Arts council director sees changes ahead

jsmith@mercedsunstar.comOctober 26, 2012 

The Arts Council has a new executive director.

Laura Phillips, 43, recently took on the job, which includes running Merced's Multicultural Arts Center on Main Street.

"Merced's always really interested me," Phillips said. "The downtown is so cool and has such potential."

Phillips has been living in Mariposa for more than a decade, where she ran a small art-house movie theater known as the 6th Street Cinema. Through writing grants, she said, she was able to significantly improve the venue.

"We started an education component for schools, and we brought kids in," she said. "We did media literacy. We'd show documentaries where we'd have local speakers come in and talk to classes and filmmakers from the Bay Area."

After Phillips graduated in 1991 from Oral Roberts University in Tulsa, Okla., with a degree in English, she moved with her then-husband to Texas.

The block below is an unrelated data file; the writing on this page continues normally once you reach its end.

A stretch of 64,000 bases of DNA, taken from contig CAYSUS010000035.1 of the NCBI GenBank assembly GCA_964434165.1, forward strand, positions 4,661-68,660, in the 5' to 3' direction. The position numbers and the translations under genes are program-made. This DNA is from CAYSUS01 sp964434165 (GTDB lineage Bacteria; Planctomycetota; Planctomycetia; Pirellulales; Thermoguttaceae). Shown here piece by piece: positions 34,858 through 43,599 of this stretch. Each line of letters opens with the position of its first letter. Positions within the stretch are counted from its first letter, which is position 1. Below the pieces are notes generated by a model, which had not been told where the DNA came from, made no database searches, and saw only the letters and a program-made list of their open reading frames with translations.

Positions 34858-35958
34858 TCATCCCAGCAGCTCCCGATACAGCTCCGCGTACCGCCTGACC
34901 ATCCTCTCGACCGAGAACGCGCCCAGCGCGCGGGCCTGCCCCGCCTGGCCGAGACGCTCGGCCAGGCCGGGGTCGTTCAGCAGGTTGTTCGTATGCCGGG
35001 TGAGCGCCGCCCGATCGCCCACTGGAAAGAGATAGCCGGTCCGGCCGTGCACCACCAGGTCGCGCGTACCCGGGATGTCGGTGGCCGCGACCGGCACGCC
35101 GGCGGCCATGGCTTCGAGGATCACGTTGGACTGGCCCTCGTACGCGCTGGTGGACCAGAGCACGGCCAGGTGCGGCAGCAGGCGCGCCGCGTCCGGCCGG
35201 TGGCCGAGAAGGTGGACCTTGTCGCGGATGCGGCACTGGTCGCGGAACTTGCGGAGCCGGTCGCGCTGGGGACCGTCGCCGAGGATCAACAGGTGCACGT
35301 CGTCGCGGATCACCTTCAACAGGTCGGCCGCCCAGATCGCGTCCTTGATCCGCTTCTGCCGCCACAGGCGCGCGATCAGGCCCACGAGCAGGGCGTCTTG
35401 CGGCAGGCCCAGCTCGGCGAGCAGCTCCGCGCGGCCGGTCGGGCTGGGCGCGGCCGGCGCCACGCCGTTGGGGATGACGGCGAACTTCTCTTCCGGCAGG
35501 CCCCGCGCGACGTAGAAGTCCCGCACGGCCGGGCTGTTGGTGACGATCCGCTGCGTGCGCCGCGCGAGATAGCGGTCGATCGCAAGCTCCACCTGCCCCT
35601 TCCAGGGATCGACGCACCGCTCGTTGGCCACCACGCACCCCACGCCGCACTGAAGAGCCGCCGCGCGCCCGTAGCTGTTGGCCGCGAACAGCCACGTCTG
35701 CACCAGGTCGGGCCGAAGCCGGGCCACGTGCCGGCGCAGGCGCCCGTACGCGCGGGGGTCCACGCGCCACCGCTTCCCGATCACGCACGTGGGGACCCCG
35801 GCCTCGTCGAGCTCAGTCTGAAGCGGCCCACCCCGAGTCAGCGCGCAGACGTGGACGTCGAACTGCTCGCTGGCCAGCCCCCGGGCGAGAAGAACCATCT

She lived in Texas for almost a decade doing promotions for a humanitarian organization and raising her children. In 2000, she and her family moved to Mariposa.

Phillips held several positions there, including working for a year as the Mariposa Arts Council as a program director, and writing arts and culture articles for the Mariposa Gazette.

From 2003 to 2007, she was the executive director for the annual Yosemite Renaissance program, a national juried arts show in the park.

As part of a traveling exhibition, Phillips said she brought the Yosemite Renaissance to Merced and was introduced to the Multicultural Arts Center.

"I've always admired the arts center," she said. "The building is amazing."

As the new head of the center, Phillips said she's hoping to bring a few changes.

"We just formed an Hispanic-Latino advisory committee. We're hoping to do that with any other culture that would like to participate."

Phillips wants to bring some stability to the center's often precarious finances.

"Merced's population has changed and the economy has changed so we need to be a little bit more responsive to the needs of the community, and change the business model and get a business plan," she said. "I don't think there's any reason why a nonprofit can't operate like a business."

Reporter Joshua Emerson Smith can be reached at (209) 385-2486 or

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